Coral reefs around the world are dying. In fact, some experts estimate that almost 25% of coral reefs are already irreversibly damaged. For many years, vacationers have been able to avoid and ignore this disaster, but not anymore. Many of the most popular family vacation spots are in danger of losing their popular reefs that draw in so many tourists. Below is a list of four popular destinations for families, along with a brief history on their relationship with coral reefs — plus, how you can help prevent further damage.
Hawaii is home to 80% of coral reefs in the United States. Hawaii’s Big Island has the largest coral reef in the state, and scientists have found that its coral reefs are dying at an alarming rate. So they’re doing something about it — the state of Hawaii passed a bill on April 27, 2018 to ban the sale and use of sunscreen with the chemical oxybenzone. Which means that if you’re vacationing in Hawaii, you need to make sure you are using mineral sunscreen — it’s the law.
The Great Barrier Reef is protected as a World Heritage Area, and is home to more than 600 species of coral. Within the last 27 years, it’s experienced 50% loss of coral coverage due to human impact. While Australia may feel far away, the impact of the Great Barrier Reef cannot be understated. Not only is it the largest reef, it is home to more than 1500 species of fish and 400 species of coral.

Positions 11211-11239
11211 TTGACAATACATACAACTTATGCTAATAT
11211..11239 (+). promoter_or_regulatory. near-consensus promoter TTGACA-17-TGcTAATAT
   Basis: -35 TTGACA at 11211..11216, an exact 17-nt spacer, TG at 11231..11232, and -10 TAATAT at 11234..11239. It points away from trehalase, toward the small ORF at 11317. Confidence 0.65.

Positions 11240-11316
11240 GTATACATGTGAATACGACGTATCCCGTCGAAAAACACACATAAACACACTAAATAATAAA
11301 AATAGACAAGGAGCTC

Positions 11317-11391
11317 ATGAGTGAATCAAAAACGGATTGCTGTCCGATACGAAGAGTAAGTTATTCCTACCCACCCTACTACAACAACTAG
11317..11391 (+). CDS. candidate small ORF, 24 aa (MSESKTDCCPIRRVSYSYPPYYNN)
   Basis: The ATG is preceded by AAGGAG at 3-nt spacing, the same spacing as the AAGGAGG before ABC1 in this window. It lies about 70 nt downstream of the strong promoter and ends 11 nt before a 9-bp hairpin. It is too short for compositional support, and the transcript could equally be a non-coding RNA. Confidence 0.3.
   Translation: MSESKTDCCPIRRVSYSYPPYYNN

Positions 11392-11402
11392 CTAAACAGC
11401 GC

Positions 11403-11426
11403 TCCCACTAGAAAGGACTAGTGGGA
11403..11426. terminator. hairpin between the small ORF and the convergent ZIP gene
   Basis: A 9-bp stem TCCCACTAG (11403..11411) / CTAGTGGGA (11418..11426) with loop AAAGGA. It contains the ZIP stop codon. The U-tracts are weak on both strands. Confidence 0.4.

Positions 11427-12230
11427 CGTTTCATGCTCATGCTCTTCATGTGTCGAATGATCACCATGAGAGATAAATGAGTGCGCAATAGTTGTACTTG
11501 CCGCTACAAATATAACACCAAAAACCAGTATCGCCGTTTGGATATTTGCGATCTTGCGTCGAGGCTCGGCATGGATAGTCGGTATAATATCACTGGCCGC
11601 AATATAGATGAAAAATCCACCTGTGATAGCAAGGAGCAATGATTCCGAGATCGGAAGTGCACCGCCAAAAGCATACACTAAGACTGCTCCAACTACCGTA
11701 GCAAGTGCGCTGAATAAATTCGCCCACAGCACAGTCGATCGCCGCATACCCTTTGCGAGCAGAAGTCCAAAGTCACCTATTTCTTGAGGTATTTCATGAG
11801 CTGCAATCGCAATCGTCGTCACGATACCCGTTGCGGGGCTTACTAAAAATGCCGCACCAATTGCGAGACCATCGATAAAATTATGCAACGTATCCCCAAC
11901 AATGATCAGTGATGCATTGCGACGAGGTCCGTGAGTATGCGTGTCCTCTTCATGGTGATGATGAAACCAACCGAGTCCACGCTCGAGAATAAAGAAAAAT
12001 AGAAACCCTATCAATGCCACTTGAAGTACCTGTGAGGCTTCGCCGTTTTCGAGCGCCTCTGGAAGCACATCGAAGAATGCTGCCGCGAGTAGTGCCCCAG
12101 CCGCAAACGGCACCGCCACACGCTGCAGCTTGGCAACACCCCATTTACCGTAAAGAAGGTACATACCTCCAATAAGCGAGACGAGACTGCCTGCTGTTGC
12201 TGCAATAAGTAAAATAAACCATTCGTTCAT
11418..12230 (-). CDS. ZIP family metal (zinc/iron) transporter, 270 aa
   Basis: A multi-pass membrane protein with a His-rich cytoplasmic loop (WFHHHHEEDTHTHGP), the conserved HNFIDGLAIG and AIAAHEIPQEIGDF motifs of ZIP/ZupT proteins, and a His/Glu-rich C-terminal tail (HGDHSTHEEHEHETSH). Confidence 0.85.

The beautiful waters of the Caribbean are home to more than 65 species of coral. Researchers found that coral in heavily trafficked beaches is dead or bleached, while less touristy areas still held healthy coral. The lesson of this research is important: the more contact humans have with coral reefs, the less healthy these organisms will be.
Coral reefs in Florida are dying at an alarming rate from disease and bleaching. These reefs not only provide tourism to the area, but also provide hurricane protection and a home to many species of marine life.
So how can you positively impact these beautiful beaches?
There are many causes of coral bleaching, but there is one easy switch that can lessen your impact on your favorite coral reefs. Switching from chemical-filled, traditional sunscreen to mineral sunscreen is not only better for your health, but for your favorite beaches.
Avoid sunscreens that contain oxybenzone — it’s that simple. Even if you don’t live in these areas, don't visit them often, or perhaps have never visited them doesn’t mean you don’t affect their health and vice versa.
Mineral sunscreens are biodegradable and leave no impact on coral reef systems, which make them a great alternative to harmful, chemical-ridden sunblocks. By making the switch to mineral sunscreen, you can protect yourself from harmful rays and protect your favorite family vacation spot from coral damage.